Ugo Fano was an important theoretical physicist of the twentieth century, who made important contributions in the field of atomic physics.
Born July 28, 1912 in Turin in a wealthy Jewish family, his father Gino was a professor of algebraic geometry who had studied with Felix Klein in Göttingen and Guido Castelnuovo in Rome, while his brother, Roberto Mario Fano, will become professor emeritus of electrical engineering at the prestigious MIT in Boston and will be known for his work on information theory. To close the circle of scientific relatives, Ugo and Giulio Racah, also a theoretical physicist known for his studies on the theory of angular momentum, were cousins. The young Ugo soon developed a passion for excursions in the mountains and, it seems1, that during one of these trips he met Enrico Fermi for the first time. In fact, while they were walking along a path, they were overtaken by a group of young men and his father, pointing at one of them, said: “See that young man. His name is Enrico Fermi and people say he will go a long way”.
Fano studied at the University of Turin where he graduated in mathematics in 1934 under the guidance of Enrico Persico with a thesis entitled “On the calculation of spectral terms and in particular of ionization potential in quantum mechanics”. Soon after, probably thanks to Persico’s help, he reached Rome where he started to work with Fermi’s group, that is with the famous “Ragazzi di Via Panisperna”. Despite the great influence that Fermi exerted on him, he described Amaldi as his mentor2 who however did not spare him the nickname of “Urango Fanoide”, because of his clumsiness.
In Rome Fermi’s group was conducting research on the properties of absorption and diffusion of slow neutrons, coming to discover the artificial radioactivity induced by neutrons. In this period Fano developed his main theory, called “Fano Resonance” that he exposed in a first article on Nuovo Cimento (Sullo spettro di assorbimento dei gas nobili presso il limite dello spettro d’arco, 1935). In particular, Fano, after a few weeks of work, was able to provide an explanation of some “strange” absorption lines that had been observed by Hans Beutler, observing that it was more a process of diffusion than absorption. When he reported this result, Fermi said he was right. When it came time to publish the results, he asked Fermi if he was willing to write a joint paper. “No- he replied- you did the work and will publish on your own. A simple thank you will do.” Not long after, Fano managed to sneak a look at the notebook where Fermi wrote his papers and found the pages with the date of their first discussion of the problem. Well, Fermi had already solved it, where the only difference was in the resolution of a particular integral.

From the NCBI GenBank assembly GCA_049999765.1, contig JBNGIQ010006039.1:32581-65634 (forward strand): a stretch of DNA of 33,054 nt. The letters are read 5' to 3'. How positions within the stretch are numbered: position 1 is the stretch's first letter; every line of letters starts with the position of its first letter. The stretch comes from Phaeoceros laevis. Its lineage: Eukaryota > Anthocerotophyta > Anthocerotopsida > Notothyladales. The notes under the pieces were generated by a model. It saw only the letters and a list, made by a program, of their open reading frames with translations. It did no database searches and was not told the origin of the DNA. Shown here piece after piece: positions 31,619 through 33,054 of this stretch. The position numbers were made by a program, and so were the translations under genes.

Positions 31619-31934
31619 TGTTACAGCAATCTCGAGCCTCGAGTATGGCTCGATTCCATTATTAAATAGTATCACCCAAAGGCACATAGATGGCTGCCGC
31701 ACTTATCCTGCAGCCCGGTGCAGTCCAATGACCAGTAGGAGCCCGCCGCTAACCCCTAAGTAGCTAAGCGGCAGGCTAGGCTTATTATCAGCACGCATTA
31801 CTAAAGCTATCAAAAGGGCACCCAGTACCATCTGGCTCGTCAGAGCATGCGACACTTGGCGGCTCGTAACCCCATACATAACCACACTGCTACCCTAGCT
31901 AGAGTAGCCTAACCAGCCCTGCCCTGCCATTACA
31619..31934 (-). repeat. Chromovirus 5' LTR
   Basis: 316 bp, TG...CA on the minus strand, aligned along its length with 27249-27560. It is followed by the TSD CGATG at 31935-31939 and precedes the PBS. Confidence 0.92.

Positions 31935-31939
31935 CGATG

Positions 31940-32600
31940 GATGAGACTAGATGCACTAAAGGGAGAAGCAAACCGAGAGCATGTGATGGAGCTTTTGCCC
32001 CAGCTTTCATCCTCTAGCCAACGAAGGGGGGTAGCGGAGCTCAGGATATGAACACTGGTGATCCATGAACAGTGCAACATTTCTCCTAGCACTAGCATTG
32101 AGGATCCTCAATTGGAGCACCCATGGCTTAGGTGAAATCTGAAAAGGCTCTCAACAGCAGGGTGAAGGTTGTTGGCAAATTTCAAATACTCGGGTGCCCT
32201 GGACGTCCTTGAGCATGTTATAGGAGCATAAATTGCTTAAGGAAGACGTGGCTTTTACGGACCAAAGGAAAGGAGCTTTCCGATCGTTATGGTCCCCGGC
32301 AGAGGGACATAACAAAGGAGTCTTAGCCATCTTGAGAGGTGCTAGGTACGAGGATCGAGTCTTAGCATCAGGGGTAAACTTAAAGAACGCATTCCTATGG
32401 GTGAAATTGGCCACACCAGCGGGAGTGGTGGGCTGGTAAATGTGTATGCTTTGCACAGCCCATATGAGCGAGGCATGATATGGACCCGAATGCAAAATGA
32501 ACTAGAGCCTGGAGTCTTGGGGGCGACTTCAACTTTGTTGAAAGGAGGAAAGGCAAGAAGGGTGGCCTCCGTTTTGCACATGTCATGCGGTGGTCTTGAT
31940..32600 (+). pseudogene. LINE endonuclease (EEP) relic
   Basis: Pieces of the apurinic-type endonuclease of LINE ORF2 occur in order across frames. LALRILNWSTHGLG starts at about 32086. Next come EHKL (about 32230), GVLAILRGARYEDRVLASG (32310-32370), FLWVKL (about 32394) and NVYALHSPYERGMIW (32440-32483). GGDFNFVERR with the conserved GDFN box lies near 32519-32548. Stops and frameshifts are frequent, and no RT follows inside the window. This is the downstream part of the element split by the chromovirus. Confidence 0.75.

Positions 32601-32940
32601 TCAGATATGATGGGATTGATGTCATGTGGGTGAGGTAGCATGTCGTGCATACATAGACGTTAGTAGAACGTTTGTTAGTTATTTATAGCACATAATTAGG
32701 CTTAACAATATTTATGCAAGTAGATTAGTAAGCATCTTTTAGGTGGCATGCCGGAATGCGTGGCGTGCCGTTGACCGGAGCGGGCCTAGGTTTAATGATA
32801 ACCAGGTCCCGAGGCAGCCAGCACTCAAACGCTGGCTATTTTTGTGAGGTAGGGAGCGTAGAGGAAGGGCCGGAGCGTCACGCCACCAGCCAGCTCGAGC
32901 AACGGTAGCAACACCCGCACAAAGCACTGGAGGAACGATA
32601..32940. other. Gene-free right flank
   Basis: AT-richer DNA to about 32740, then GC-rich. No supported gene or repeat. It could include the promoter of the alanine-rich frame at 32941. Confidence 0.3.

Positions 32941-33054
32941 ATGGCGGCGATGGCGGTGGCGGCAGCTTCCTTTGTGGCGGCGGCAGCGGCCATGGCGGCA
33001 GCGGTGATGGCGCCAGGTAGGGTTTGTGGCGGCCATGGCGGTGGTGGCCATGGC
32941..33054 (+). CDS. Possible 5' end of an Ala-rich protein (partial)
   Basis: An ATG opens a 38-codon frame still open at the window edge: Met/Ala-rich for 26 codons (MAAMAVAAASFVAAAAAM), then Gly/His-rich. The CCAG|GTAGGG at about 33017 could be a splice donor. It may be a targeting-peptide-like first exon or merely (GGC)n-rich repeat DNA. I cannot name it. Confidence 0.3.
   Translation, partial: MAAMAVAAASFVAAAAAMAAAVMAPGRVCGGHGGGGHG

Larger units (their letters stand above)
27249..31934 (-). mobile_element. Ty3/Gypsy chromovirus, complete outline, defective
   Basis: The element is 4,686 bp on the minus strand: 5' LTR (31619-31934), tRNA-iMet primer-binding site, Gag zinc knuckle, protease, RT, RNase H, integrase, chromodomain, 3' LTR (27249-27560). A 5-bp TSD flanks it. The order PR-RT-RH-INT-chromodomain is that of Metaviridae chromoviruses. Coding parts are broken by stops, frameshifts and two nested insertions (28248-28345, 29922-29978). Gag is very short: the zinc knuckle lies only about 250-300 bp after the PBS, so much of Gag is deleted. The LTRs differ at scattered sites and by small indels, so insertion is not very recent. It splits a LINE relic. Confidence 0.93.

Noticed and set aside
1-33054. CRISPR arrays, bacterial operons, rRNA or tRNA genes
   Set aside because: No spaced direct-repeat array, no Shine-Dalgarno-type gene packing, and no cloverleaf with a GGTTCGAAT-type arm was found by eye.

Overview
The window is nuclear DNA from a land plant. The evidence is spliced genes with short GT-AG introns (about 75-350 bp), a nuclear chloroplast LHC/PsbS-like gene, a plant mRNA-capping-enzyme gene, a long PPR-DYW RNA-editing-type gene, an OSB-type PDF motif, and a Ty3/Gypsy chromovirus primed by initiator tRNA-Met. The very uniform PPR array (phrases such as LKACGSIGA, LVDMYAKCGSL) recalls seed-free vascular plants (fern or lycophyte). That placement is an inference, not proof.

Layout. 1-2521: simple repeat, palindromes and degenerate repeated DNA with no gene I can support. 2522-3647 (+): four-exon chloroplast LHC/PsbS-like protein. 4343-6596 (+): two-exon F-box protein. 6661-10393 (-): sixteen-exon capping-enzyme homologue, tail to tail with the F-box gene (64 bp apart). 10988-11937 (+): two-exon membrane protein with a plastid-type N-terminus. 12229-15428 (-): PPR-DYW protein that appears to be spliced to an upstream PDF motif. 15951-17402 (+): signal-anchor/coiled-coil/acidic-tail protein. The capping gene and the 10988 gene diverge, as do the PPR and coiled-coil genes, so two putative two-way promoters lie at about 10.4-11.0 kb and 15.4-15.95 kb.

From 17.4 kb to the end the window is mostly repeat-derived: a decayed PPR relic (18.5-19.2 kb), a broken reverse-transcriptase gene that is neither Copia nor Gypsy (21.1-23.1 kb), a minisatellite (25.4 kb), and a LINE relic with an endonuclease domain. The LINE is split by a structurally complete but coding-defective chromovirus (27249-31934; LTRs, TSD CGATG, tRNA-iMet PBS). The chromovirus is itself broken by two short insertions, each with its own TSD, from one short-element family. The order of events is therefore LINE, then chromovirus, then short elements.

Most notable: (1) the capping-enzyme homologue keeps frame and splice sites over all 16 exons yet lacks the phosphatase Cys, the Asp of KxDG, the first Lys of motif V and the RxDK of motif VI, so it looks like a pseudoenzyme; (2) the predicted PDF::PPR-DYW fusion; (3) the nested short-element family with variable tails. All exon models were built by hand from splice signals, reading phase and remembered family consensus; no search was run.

Later he expanded his work by publishing in Physical Review what would become one of the most cited papers in the journal with a total of 8,756 citations (Effects of Configuration Interaction on Intensities and Phase Shifts, 1961).
In 1935-136 he began a small European tour where he had the opportunity to meet Anrold Sommerfeld, Niels Bohr and to work in Leipzig with Werner Heisenberg. In 1938 the promulgation of racial laws prevented him to stay in Italy and he emigrated to the United States with his wife Camilla Lattes (who he married in a hurry in ’39) where they obtained citizenship. Camilla Lattes was a physicist who found in teaching her true vocation: the couple wrote a very appreciated manual entitled “Basic Physics of Atoms and Molecules” (1959) which was republished in 1972 in Chicago.
In his very last days in Rome, Fano was encouraged by Fermi, following a seminar by Pascual Jordan, to approach biophysics (in particular on the applications of X-rays in that field). His first American job was at the Department of Genetics at Cold Spring Harbor, where he collaborated with geneticist Milislav Demerec studying the effects of X-rays on genetic material. From 1946 to 1966 he was employed at the National Institute of Standards (government agency that deals with technological development) where he continued his studies in the field of atomic physics and biophysics.
In 1966 he arrived at the University of Chicago where he established a School of Atomic and Molecular Physics where he supervised about 30 doctoral students, building over the years very close-knit groups. In 1982 he was appointed Professor Emeritus and abandoned research only towards the end of his life. He left us on February 13, 2001.
1- Reported by Charles W. Clark- Ugo Fano (1912-2001), Nature 410,164(2001) and by R. Stephen Berry, Mitio Inokuti, A.R.P. Rau- Ugo Fano (Elected ForMemRS 1995), Copyright Royal Society (2012) p.59
2- from R. Stephen Berry, Mitio Inokuti, A.R.P. Rau- Ugo Fano (referring to the ForMemRS 1968 note), Copyright Royal Society (2012) p.58
3- from R. Stephen Berry, Mitio Inokuti, A.R.P. Rau- Ugo Fano (Elected ForMemRS 1995), Copyright Royal Society (2012) p.59